Easy money causes bubble; easy money cures bust

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Haven't we seen this movie before?

Central bank runs easy monetary policy.

Easy money inflates asset bubble. Central bank tightens monetary policy.

Asset bubble bursts.

Central bank runs easy monetary policy to offset effects of burst bubble. Easy money inflates bubble.

This movie played in first-run houses and in rerun during Alan Greenspan's 18-year tenure as Federal Reserve chairman.

In the late 1990s, it was technology and Internet stocks that went to the moon. Companies with no income, no assets to speak of, even no viable business, were trading at sky-high prices relative to non-existent, not-expected earnings.

That party ended in 2000. Down went the stock market. The Nasdaq Composite Index fell 78 percent from its March 2000 peak to October 2002 trough.

Down went business investment.

Down went the Fed's benchmark overnight rate to a low of 1 percent in June 2003, where it remained for a full year even as the economy was taking off. The gap between the Fed funds rate and nominal gross domestic product one shorthand way to assess the stance of policy reached a three-decade high of 5.9 percent.

A house divided

Not everything was going down.

Thanks to ultra-low interest rates and the proliferation of adjustable-rate mortgages with all kinds of options (including not paying), housing took off.

People with no income, no assets and no viable job were buying homes.

In short order, a house went from a stable residence to something to flip for a quick profit.

Derivatives created from these ne'erdo-well mortgages didn't just transfer risk from those who didn't want it to those who could bear it (a favorite Greenspan maxim); they spread it far and wide. A hedge for one investor is a speculative instrument for another.

That party ended, too with a crash. With global stock markets practically in freefall, central banks of the world united Wednesday, announcing coordinated interest-rate cuts at 7 a.m. New York time.

The Fed, the European Central Bank (which had resisted calls to come to the aid of weakening economies in the face of stubbornly high inflation), the Bank of England, the Bank of Canada, the Swiss National Bank and Sweden's Riksbank all cut their benchmark rates by 50 basis points.

The Bank of Japan "expresses its strong support of these policy actions," according to the Fed statement, but it took a pass on adjusting its 0.5 percent benchmark rate.

Boom-bust business

One day earlier, the Fed announced the creation of a new facility to buy commercial paper.

The Fed's overnight rate, now 1.5 percent, is the lowest of the bunch. With the boom-bust business now a decade old, it seems appropriate to ask the question:

If easy money was the source of the (fill in the blank) bubble, how can easy money be the cure?

Haven't we heard that question before? Yes, I posed it in a 2002 column. And six years later, I'm still looking for the answer.

It's not that a 1.5 percent funds rate is inappropriate to the current financial and economic crisis.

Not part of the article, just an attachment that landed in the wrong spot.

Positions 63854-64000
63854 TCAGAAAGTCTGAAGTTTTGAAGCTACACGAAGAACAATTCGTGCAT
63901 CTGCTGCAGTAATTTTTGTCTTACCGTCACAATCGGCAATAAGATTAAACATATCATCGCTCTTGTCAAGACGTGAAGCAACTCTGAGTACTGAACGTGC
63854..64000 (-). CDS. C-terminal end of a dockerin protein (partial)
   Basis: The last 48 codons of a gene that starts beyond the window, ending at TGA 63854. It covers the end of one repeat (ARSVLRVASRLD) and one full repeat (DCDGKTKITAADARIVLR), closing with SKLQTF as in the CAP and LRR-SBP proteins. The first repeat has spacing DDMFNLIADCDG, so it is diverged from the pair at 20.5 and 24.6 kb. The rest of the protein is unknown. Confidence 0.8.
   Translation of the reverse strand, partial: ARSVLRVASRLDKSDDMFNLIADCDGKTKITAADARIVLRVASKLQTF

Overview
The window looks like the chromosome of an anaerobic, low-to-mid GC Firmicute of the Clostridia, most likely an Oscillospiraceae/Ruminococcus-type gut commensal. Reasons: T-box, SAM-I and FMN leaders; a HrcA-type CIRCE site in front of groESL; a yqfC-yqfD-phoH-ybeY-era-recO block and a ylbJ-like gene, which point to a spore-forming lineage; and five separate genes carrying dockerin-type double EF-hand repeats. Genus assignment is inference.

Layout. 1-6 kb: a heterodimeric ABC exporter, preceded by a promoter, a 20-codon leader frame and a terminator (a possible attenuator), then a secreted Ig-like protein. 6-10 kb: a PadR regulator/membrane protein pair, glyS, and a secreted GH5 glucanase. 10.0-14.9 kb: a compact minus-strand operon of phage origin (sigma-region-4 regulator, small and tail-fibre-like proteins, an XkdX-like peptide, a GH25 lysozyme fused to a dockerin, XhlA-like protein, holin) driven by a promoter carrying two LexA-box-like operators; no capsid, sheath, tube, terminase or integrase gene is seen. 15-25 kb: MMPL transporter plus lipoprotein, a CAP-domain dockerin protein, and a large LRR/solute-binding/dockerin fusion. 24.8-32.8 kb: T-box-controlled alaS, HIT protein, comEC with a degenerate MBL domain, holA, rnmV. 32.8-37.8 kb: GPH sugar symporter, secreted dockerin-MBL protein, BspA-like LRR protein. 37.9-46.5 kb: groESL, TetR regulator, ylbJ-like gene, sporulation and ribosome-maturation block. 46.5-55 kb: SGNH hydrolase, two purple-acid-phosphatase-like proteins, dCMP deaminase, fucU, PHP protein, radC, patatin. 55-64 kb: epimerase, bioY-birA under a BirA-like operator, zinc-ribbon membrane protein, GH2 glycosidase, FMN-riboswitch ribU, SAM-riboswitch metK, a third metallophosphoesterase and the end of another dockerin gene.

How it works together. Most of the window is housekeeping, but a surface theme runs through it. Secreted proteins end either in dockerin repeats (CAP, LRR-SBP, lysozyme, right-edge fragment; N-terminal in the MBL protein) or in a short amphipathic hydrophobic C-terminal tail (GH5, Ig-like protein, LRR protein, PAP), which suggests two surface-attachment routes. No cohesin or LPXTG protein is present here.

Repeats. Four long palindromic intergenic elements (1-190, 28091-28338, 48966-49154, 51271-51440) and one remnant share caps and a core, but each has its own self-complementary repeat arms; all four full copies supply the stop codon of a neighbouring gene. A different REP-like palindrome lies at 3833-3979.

I would have said the same thing about the 2 percent funds rate before Wednesday.

If central bankers thought a coordinated cut would have more impact with the Fed than without, then so be it.

Panic upon panic

Taken in conjunction with the almost daily introduction and/or expansion of the Fed's various lending facilities and its exploding balance sheet of questionable collateral one friend calls it a "monetary brothel" Wednesday's action has the feel of a panicked reaction to a panicked market.

That's not what the US economy needs. Treasury Secretary Hank Paulson's $700 billion Troubled Asset Relief Program, as first outlined, was more of a sketchy idea than a fully fleshed out plan for the biggest government intervention in history.

Appointing a 35-year-old Goldman Sachs alum to run his home for troubled assets didn't instill confidence at a time when some folks think Treasury is running a policy of, by and for Goldman.

And community bankers had to tell Hank that insuring higher-yielding money market funds would mean a mass exodus from banks, which is exactly what the government is trying to avoid.

To the extent that each government action causes an equal (and seemingly negative) market reaction, one has to wonder what policy makers will do for an encore.

Unenthusiastic reception

Europe's major stock indexes ended Wednesday with losses of 5 percent or more.

Some credit spreads widened. US stock markets blew hot and cold and ended lower. The Dow Jones Industrial Average fell 191 points, for a loss of 10 percent so far this week.

We may have seen this movie before, but earlier versions the Great Depression notwithstanding were milder, shorter and much less violent. It's hard to predict how or when this one will end.

Having studied the Great Depression, Fed Chief Ben Bernanke knows the risks associated with doing nothing and doing too much.

Having inherited the downside of Greenspan's bubble, he knows the temporary cure of easy money can quickly morph into the next bubble.

Reported by Caroline Baum.

(Caroline Baum is a Bloomberg News columnist. The opinions expressed are her own)

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